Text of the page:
Journal of Management and Engineering Integration, v.15 no.1

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    Journal of Management & Engineering Integration, v.15, no.1 (Summer)
    (Association for Industry, Engineering and Management Systems (AIEMS), 2022-06) Association for Industry, Engineering and Management Systems (AIEMS)
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    Commercial airline passengers' willingness to fly with COVID-19 safety measures
    (Association for Industry, Engineering and Management Systems (AIEMS), 2022-06) D'Albert, Jordan; Magness, Andrew; Alqarni, Khalid; Wheeler, Brooke
    In the commercial aviation industry, safety is always a primary concern, with a central focus on the well?being of passengers and crew members. Given the significance of safety, the COVID?19 pandemic has resulted in drastic changes to the way commercial airlines operate. The airline industry has had to adopt precautions to help ensure safety by minimizing the risk of transmission for both passengers and airline employees during air travel. We examined passengers' willingness to fly with various commercial airline COVID-19 safety precaution scenarios: control (none), face coverings (masks), negative PCR test, boarding and deplaning five rows at a time, and paired combinations of these precautions. The within-subject design assessed Willingness to Fly (Rice et al., 2015, 2020) for all scenarios in random order. Participants were recruited from the US Amazon Mechanical Turk (MTurk) user population. Willingness to fly was positive for all scenarios (N= 202). The control scenario, with no precautions listed, had the lowest willingness to fly (0.69); Scenario 3, negative PCR test required, had the highest willingness to fly (0.81). However, contrary to expectations, there was no statistically significant difference in willingness to fly between the scenarios. These results suggest that participants are willing to fly regardless of the precautions, meaning that air travelers are still willing to fly under the commonly used pandemic precautions or without.
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    Incorporating theory into practice: A historical assessment of layout design and Bürolandschaft with practical applications to modern office landscapes using performance metrics
    (Association for Industry, Engineering and Management Systems (AIEMS), 2022-06) Couch, Andrew; Messimer, Sherri
    The historical upbringing of the theoretical foundations of layout planning and optimization provided several core principles from which other theories have been derived. Naturally, the development and transformation of layouts following modern tastes have unlocked new types of capabilities, but these benefits are not exempt from drawbacks. This study critically examines layout characterization and performance from both the historical and practical application perspectives. In fulfilling this objective, this study conducts an assessment of the existing body of foundational work in the domain of layout planning and Bürolandschaft, a German term that characterizes the conceptual nature of an office landscape, to capture the underlying motivations, insights, and benefits that are offered by this foundation. These theories are examined under the lens of a common focal point for many modern-day corporations: obtaining an ideal office layout. The historical findings imply that the manifestation of Bürolandschaft is closely related to the concept of an open office layout. Given these insights, an application of an open office layout to a modern-day organization is proposed. Furthermore, the resulting layout is assessed based on a variety of qualitative and quantitative layout performance metrics to observe the impact emerging from the application of theory to practice. More broadly speaking, the theoretical outcomes as suggested by historical developments are assessed in comparison to the outcomes resulting from a practical application.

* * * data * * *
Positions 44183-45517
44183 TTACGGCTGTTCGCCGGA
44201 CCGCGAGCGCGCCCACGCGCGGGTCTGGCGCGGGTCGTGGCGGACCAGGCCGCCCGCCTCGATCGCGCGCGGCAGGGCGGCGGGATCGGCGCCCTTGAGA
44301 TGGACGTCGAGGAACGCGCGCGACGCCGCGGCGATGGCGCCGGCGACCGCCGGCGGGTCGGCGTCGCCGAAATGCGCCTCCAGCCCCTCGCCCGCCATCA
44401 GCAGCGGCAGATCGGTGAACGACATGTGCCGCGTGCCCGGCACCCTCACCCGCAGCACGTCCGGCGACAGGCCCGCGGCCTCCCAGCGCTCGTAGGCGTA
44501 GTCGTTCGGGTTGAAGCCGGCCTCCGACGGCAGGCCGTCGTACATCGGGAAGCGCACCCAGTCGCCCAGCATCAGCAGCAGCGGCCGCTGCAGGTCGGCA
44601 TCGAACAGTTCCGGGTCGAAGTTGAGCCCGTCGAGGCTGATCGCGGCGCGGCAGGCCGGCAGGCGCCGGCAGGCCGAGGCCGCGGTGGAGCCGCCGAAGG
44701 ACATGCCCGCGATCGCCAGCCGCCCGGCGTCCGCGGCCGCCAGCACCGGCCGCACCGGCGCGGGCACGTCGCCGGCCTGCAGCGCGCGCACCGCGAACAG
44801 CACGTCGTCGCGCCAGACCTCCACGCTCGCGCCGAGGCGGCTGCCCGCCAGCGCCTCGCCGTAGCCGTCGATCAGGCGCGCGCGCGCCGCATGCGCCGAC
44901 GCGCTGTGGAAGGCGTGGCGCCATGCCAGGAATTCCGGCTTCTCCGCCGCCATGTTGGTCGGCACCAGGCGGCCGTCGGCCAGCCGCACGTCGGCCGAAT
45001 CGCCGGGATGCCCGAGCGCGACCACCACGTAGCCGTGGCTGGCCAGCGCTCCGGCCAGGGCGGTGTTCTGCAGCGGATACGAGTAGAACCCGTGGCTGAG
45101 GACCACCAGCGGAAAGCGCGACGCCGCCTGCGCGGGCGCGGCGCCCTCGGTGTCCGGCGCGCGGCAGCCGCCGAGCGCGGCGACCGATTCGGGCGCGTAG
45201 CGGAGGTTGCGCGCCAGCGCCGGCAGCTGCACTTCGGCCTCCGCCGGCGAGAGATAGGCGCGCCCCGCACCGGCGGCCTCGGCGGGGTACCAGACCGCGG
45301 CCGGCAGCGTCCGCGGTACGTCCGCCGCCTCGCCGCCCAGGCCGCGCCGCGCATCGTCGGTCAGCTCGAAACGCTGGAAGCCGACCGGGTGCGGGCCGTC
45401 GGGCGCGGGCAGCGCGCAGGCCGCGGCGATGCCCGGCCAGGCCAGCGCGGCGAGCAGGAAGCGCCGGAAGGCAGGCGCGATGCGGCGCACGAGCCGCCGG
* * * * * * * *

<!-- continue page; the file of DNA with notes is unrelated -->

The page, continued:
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    Does a municipality's wellness affect its business growth?
    (Association for Industry, Engineering and Management Systems (AIEMS), 2022-06) Arbogast, Gordon W.; Rich, David; Jadav, Arpita